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Helios Towers (LON:HTWS) shareholders have endured a 32% loss from investing in the stock a year ago

·2-min read

The simplest way to benefit from a rising market is to buy an index fund. But if you buy individual stocks, you can do both better or worse than that. Investors in Helios Towers plc (LON:HTWS) have tasted that bitter downside in the last year, as the share price dropped 32%. That falls noticeably short of the market decline of around 0.09%. Because Helios Towers hasn't been listed for many years, the market is still learning about how the business performs. Furthermore, it's down 26% in about a quarter. That's not much fun for holders.

With that in mind, it's worth seeing if the company's underlying fundamentals have been the driver of long term performance, or if there are some discrepancies.

See our latest analysis for Helios Towers

Given that Helios Towers didn't make a profit in the last twelve months, we'll focus on revenue growth to form a quick view of its business development. Generally speaking, companies without profits are expected to grow revenue every year, and at a good clip. As you can imagine, fast revenue growth, when maintained, often leads to fast profit growth.

In the last twelve months, Helios Towers increased its revenue by 8.5%. While that may seem decent it isn't great considering the company is still making a loss. Given this lacklustre revenue growth, the share price drop of 32% seems pretty appropriate. It's important not to lose sight of the fact that profitless companies must grow. But if you buy a loss making company then you could become a loss making investor.

The company's revenue and earnings (over time) are depicted in the image below (click to see the exact numbers).

earnings-and-revenue-growth
earnings-and-revenue-growth

This free interactive report on Helios Towers' balance sheet strength is a great place to start, if you want to investigate the stock further.

A Different Perspective

Helios Towers shareholders are down 32% for the year, even worse than the market loss of 0.09%. There's no doubt that's a disappointment, but the stock may well have fared better in a stronger market. The share price decline has continued throughout the most recent three months, down 26%, suggesting an absence of enthusiasm from investors. Given the relatively short history of this stock, we'd remain pretty wary until we see some strong business performance. It's always interesting to track share price performance over the longer term. But to understand Helios Towers better, we need to consider many other factors. Even so, be aware that Helios Towers is showing 2 warning signs in our investment analysis , you should know about...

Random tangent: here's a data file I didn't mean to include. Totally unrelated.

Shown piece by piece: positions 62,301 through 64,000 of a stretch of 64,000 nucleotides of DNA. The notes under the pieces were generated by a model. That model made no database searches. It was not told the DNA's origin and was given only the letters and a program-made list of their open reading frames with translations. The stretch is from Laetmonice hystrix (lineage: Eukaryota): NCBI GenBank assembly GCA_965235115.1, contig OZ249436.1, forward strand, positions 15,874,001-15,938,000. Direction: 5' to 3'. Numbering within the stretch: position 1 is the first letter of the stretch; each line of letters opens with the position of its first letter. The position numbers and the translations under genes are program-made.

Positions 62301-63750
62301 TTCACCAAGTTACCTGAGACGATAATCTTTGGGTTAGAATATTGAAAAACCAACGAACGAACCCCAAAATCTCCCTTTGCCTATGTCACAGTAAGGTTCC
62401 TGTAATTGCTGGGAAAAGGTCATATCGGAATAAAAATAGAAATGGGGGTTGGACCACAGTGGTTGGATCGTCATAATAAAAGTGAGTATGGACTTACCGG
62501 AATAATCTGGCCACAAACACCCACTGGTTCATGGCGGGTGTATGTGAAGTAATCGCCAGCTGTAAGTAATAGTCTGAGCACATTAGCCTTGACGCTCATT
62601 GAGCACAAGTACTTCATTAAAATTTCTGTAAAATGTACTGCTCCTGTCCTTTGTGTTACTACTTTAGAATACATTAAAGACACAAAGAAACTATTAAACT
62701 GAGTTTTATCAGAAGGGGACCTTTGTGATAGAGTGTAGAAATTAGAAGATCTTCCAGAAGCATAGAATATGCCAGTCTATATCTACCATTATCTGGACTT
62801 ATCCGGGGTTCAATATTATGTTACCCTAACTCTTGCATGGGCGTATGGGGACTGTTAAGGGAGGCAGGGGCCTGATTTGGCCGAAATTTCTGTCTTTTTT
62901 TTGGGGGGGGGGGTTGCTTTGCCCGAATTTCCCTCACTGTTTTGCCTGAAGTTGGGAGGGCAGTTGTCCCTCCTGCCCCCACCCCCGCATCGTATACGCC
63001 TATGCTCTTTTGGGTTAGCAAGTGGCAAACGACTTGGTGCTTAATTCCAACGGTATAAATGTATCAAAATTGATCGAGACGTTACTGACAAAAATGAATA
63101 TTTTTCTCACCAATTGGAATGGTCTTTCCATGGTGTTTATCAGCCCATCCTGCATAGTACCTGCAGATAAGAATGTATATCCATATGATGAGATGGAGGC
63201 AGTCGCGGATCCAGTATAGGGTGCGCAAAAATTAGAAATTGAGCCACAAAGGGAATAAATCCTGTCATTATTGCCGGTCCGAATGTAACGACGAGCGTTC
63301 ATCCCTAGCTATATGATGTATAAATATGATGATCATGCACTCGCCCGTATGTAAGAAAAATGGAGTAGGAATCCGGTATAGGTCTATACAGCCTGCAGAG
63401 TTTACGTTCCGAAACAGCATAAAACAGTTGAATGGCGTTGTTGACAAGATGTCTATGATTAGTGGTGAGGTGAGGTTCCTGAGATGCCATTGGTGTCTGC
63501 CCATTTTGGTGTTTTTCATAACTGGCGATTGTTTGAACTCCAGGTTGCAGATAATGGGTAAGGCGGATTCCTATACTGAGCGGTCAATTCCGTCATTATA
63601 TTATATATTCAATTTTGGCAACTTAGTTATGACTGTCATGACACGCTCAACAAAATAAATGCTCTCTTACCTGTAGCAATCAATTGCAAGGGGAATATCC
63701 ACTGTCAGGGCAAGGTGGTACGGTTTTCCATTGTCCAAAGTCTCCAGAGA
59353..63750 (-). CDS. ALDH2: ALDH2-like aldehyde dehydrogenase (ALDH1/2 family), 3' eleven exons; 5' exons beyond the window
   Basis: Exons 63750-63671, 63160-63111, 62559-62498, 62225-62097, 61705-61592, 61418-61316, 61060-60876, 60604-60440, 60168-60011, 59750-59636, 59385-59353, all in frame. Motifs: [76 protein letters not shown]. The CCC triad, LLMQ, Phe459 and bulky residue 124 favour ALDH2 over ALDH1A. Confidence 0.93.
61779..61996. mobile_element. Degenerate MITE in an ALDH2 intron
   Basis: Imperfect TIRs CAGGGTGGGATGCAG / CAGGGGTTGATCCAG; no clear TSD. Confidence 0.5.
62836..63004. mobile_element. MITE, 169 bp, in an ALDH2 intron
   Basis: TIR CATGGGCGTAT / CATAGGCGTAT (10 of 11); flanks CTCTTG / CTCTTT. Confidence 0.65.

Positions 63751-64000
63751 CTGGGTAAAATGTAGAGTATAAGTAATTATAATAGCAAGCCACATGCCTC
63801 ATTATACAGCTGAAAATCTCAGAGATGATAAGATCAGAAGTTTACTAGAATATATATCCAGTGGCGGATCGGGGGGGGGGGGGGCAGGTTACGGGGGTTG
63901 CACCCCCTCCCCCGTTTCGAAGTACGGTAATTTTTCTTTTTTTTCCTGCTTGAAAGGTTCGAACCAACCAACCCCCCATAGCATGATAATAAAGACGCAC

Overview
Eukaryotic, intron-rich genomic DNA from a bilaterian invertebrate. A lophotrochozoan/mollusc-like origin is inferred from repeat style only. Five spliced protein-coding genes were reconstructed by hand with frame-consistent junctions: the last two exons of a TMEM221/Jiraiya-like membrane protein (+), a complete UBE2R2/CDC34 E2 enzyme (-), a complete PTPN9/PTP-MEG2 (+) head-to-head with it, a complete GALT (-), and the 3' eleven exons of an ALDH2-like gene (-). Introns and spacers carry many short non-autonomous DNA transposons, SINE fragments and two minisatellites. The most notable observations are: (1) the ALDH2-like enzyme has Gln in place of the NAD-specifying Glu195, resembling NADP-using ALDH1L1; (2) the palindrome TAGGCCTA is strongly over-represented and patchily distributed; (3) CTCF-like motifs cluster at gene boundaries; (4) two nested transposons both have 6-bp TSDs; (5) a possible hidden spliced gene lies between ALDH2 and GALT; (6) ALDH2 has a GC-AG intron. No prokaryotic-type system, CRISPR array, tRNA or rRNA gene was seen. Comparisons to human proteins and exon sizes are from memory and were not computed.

But note: Helios Towers may not be the best stock to buy. So take a peek at this free list of interesting companies with past earnings growth (and further growth forecast).

Please note, the market returns quoted in this article reflect the market weighted average returns of stocks that currently trade on GB exchanges.

Have feedback on this article? Concerned about the content? Get in touch with us directly. Alternatively, email editorial-team (at) simplywallst.com.

This article by Simply Wall St is general in nature. We provide commentary based on historical data and analyst forecasts only using an unbiased methodology and our articles are not intended to be financial advice. It does not constitute a recommendation to buy or sell any stock, and does not take account of your objectives, or your financial situation. We aim to bring you long-term focused analysis driven by fundamental data. Note that our analysis may not factor in the latest price-sensitive company announcements or qualitative material. Simply Wall St has no position in any stocks mentioned.

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